The book of Psalms is full of different examples of King David, the “man after God’s own heart,” crying out in deep depression and sadness.

Psalm 32:3-4 says
For when I kept silent, my bones wasted away
    through my groaning all day long.
For day and night your hand was heavy upon me;
    my strength was dried up[a] as by the heat of summer.

Psalm 102:4-7 says
My heart is struck down like grass and has withered;
    I forget to eat my bread.
Because of my loud groaning
    my bones cling to my flesh.
I am like a desert owl of the wilderness,
    like an owl of the waste places;
I lie awake;
    I am like a lonely sparrow on the housetop.

Psalm 6:6 says
I am weary with my moaning;
    every night I flood my bed with tears;
    I drench my couch with my weeping.

But Psalm 42:5 shows us a slightly different story:
Why are you cast down, O my soul,
    and why are you in turmoil within me?
Hope in God; for I shall again praise him,
    my salvation.

David tells his heart: hope in God! He doesn’t say “praise him right now” or “just be happy” or something silly like that. He acknowledges that he can’t necessarily find joy right now. But he does hold on to the future, and hold on to the knowledge that everything won’t stay dark forever. Pain lasts for the night, but joy IS coming in the morning!

I don’t have any magic words for how I got past my depression. Truth is, I didn’t. Those “friends” will likely be around for the rest of my life, because they’re caused by a hereditary chemical imbalance in my brain. The difference is that I am familiar with ol’ Depression’s lies now. I know how to combat them. I know the verses to read, the things to focus on in prayer. Not that depression doesn’t grow and evolve with me as I learn, but I grow and learn with it, and the goal is to grow with God faster than my “friends” do.

In a strange way, it’s comforting to look down at my arms or legs and see those silver-white lines. They fade more and more as the years separate me from that 12 year old with a broken mirror, desperate for something, and from the 14 year old who was given a razor blade that allowed her the ability to quickly and easily slice away at her arms upwards of 50 times in a night. Those are brutal memories to think and talk about, but they are a huge part of my testimony, and I love seeing my scars, and seeing how God has used them to open the door to countless broken people who see that I can understand them. I will be sad when my little lines are completely invisible to the naked eye, because they represent the daily battle I have to do on the soul-level.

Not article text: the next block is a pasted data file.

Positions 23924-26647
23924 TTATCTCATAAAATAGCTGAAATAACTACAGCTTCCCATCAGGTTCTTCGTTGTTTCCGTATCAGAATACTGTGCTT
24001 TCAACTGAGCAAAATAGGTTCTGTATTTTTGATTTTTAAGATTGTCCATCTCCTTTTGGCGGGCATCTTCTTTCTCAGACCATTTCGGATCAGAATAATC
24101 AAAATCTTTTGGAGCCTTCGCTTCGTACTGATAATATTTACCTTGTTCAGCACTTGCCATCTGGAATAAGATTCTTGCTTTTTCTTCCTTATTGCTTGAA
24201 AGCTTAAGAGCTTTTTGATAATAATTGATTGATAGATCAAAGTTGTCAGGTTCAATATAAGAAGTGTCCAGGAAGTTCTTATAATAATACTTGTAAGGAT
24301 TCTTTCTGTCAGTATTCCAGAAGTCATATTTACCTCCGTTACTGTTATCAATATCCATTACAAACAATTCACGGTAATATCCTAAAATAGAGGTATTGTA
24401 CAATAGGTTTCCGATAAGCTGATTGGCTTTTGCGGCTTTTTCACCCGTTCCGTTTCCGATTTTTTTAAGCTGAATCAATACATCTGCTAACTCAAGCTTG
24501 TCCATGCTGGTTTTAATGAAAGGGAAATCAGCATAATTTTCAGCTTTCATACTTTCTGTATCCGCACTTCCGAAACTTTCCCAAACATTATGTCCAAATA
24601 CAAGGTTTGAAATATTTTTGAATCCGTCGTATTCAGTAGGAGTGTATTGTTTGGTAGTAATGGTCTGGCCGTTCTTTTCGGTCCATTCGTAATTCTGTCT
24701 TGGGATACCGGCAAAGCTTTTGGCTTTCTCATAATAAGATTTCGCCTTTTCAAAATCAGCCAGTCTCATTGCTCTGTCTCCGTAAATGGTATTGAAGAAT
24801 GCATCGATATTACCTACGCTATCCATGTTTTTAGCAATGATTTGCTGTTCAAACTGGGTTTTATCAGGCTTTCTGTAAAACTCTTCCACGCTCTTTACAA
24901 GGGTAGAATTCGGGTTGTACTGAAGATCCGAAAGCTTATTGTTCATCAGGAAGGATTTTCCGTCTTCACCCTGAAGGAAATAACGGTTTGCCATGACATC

So if you are dealing with some “friends” of your own – all I can say is just hold on. There is always hope. There is a dawn coming for your night. No, life won’t always be sunshine and roses. In fact, it may stay looking like a gloomy, foggy mess forever. BUT, you wouldn’t even be able to see that fog if you hadn’t found some sort of light to see with. Fog can be so beautiful and magical.

It’s a fight. You don’t have to win every battle! You are allowed to take a day off from life. You are allowed to stay in bed all day if the fight to just even live gets too exhausting. Just make sure you get up that next day after your little break. Just keep fighting, and one day you’ll find someone to fight with you, and maybe multiple someones to help. And it will slowly get easier and easier. Hope.

My hope for anyone reading this jumble of emotions and thoughts is the same as Romans 15:13 – May the God of hope fill you with all joy and peace in believing, so that by the power of the Holy Spirit you may abound in hope.

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If you or someone you know is thinking about hurting themselves in some way, here are a few resources.

imalive.org
suicidepreventionlifeline.org
1-800-273-TALK
afsp.org